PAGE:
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Show full transcript for Adenosine video

In this lesson, we'll go over the medication adenosine and all of its effects, including indications, precautions and contraindications, and adult dosages. At the end of the lesson, we'll provide you with a Word about defibrillation.

Adenosine is effective at terminating narrow complex SVT due to a reentry involving the AV or sinus node. It's used for unstable narrow complex reentry tachycardia and should be given to the patient while also preparing to cardiovert.

Pro Tip #1: It's important to note that adenosine does not convert atrial fibrillation, atrial flutter, or ventricular tachycardia.

Adenosine Indications

Indications for adenosine include:

  • Narrow complex SVT
  • Unstable narrow complex reentry tachycardia
  • Regular and monomorphic wide complex tachycardia
  • As a diagnostic maneuver for stable narrow complex SVT

Adenosine Precautions and Contraindications

There are some adenosine precautions and contraindications to be aware of, including:

  • Poison induced tachycardia
  • Drug induced tachycardia
  • 2nd degree heart blocks
  • 3rd degree heart blocks

Adenosine is safe to administer to pregnant patients.

Pro Tip #2: Adenosine is less effective in patients who are taking theophylline or caffeine. And if administered for irregular polymorphic wide complex tachycardia or V-tach, it could cause a deterioration including hypotension.

Adenosine side effects include:

  • Transient periods of flushing
  • Chest pain
  • Chest tightness
  • Brief periods of asystole
  • Brief periods of bradycardia
  • Ventricular ectopy

Pro Tip #3: Reduce the initial dose of adenosine to 3mg in patients who are also receiving dipyridamole or carbamazepine, in heart transplant patients, or if adenosine is given by central venous access.

Remember, transient periods of sinus bradycardia and ventricular ectopy are common after termination of SVT.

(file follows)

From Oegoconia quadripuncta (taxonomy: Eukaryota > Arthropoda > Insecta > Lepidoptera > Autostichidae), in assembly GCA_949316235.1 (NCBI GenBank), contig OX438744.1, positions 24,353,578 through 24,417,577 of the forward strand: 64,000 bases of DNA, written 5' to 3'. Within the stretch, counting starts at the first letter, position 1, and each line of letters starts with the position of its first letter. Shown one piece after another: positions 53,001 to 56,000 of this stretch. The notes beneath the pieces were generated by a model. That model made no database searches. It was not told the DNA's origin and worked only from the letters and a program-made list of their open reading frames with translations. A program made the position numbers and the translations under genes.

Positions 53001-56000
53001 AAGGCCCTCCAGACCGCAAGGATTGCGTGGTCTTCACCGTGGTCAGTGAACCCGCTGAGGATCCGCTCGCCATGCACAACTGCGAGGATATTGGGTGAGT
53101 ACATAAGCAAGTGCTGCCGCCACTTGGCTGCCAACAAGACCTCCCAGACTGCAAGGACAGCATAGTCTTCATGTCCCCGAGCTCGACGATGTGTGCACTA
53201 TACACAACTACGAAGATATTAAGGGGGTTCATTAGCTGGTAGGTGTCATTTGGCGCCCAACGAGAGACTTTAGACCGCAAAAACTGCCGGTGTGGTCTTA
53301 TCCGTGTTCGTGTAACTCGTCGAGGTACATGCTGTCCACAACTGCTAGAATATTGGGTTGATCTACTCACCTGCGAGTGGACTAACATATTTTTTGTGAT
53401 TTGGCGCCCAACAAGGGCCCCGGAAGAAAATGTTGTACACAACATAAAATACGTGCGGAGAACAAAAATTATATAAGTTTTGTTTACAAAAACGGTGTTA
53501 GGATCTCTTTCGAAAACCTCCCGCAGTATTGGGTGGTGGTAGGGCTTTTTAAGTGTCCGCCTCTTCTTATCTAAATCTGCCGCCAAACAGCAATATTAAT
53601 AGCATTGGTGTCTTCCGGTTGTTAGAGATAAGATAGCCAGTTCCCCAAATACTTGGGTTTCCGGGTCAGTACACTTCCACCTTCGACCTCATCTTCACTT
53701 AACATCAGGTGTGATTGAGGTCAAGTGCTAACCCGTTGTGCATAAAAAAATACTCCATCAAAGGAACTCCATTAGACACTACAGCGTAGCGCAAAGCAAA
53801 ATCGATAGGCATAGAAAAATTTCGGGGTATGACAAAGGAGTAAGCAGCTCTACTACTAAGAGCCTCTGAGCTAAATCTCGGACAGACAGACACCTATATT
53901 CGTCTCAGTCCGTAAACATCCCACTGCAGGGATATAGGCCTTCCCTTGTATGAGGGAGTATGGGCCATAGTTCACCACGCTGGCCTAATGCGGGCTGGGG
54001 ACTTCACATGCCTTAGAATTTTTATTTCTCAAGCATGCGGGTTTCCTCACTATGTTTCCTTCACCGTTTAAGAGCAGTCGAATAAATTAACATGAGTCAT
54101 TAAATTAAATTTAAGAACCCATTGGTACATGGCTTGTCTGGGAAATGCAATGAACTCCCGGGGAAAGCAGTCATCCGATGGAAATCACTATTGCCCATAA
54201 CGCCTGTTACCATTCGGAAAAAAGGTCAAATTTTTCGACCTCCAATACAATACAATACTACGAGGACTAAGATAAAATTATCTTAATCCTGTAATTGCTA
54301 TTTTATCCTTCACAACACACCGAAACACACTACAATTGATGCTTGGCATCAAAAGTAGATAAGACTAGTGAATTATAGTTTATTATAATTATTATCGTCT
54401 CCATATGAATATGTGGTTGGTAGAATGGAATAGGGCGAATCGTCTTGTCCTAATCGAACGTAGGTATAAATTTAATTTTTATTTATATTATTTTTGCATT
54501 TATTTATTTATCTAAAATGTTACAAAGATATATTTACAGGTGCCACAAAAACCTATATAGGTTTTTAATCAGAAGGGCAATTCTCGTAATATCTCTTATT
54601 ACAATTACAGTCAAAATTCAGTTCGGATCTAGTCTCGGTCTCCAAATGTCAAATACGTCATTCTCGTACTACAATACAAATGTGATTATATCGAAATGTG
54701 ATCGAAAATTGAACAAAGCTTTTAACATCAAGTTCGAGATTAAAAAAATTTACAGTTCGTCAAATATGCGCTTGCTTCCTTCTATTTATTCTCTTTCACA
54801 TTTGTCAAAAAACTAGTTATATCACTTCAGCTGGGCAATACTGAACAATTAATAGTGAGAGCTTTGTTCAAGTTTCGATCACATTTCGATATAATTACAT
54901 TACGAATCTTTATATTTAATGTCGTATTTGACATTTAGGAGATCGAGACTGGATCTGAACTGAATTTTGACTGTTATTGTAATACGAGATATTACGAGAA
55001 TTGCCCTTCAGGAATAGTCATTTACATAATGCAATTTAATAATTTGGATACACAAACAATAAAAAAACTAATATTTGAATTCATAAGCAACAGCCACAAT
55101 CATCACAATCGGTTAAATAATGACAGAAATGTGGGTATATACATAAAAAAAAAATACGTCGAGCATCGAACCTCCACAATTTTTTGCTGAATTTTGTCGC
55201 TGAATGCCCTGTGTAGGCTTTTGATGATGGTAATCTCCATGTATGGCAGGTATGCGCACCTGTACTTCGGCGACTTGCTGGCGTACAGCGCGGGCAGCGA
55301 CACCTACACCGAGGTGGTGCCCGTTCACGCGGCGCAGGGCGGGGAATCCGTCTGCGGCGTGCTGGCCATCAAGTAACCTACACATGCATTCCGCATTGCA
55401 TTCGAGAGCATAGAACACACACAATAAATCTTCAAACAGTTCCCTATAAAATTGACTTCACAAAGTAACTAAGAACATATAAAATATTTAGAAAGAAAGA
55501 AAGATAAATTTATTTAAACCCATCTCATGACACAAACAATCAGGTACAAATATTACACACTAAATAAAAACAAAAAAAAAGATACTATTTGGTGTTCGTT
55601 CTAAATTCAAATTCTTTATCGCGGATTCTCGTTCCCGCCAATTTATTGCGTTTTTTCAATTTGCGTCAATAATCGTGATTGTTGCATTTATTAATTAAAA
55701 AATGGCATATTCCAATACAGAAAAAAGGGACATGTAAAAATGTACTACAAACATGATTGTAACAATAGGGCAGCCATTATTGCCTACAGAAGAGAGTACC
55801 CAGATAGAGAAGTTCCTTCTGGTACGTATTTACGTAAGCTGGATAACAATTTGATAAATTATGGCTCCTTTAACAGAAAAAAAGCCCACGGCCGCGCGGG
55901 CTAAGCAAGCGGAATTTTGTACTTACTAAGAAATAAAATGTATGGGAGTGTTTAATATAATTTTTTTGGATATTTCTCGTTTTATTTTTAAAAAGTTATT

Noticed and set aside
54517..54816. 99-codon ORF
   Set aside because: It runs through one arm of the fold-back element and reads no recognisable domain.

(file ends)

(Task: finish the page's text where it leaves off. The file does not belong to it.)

Adult Dosage of Adenosine

Adenosine should be delivered via rapid IV push and follow the steps below when administering the drug.

1. First, place the patient in a moderate reverse Trendelenburg position before administering the drug. It is highly recommended that whatever extremity in which adenosine is administered is elevated.
2. Rapidly administer the initial bolus of 6 mg over 1 to 3 seconds.
3. Follow the adenosine with a normal saline bolus of 20 ml. A 2nd dose of 12 mg of adenosine can be given after 1 to 2 minutes if needed.
4. While administering the medication, make sure to record the rhythm strip.

Pro Tip #4: Draw up the adenosine dose and saline flush in two separate syringes. Attach both syringes to the IV injection port that's closest to the patient. Clamp the IV tubing above the injection port. Push the IV adenosine as quickly as possible. While maintaining pressure on the adenosine plunger, push the normal saline flush as quickly as possible after the adenosine.

5. Unclamp the IV tubing.
6. Monitor the outcome.

A Word (or Two) About Defibrillation

The Purpose of Defibrillation

Defibrillation does not restart the heart. Defibrillation only stuns the heart and briefly terminates all electrical activity, including V-Fib and pulseless V-tach. If the heart is still viable, its normal pacemakers can eventually resume electrical activity, such as a return of spontaneous rhythm, that ultimately results in a perfusing rhythm.

In the first minutes after successful defibrillation, however, any spontaneous rhythm is typically slow and may not create pulses or adequate perfusion. The patient needs CPR, beginning with chest compressions, for several minutes until sufficient heart function resumes.

Also, not all shocks will lead to successful defibrillation. Which is why it's important to resume high-quality CPR immediately after a shock, beginning with chest compressions.

Clearing for Defibrillation

To ensure safety during defibrillation, always announce the shock warning. State the warning firmly and in a forceful voice before delivering each shock. This entire shock warning sequence should take less than 5 seconds:

  1. Announce the shock – clear!
  2. Check to make sure you're clear of contact with the patient, the stretcher, or other equipment.
  3. Make a visual check to make sure that no other member of the team is touching the patient, stretcher, or other equipment.
  4. Make sure oxygen isn't flowing across the patient's chest.
  5. Deliver the shock to the patient.

When pressing the shock button, the operator of the defibrillator should be facing the patient, not the machine. This helps to ensure coordination with the chest compressor and to verify that no one accidentally resumed contact with the patient.

You don't necessarily need to say, clear (as you could choose another word), but you must warn other members of the team that you are about to deliver a shock and that everyone must stand clear of the patient. Though, uniformity isn't a bad thing, and if all are expecting to hear, clear, that might still be the best option.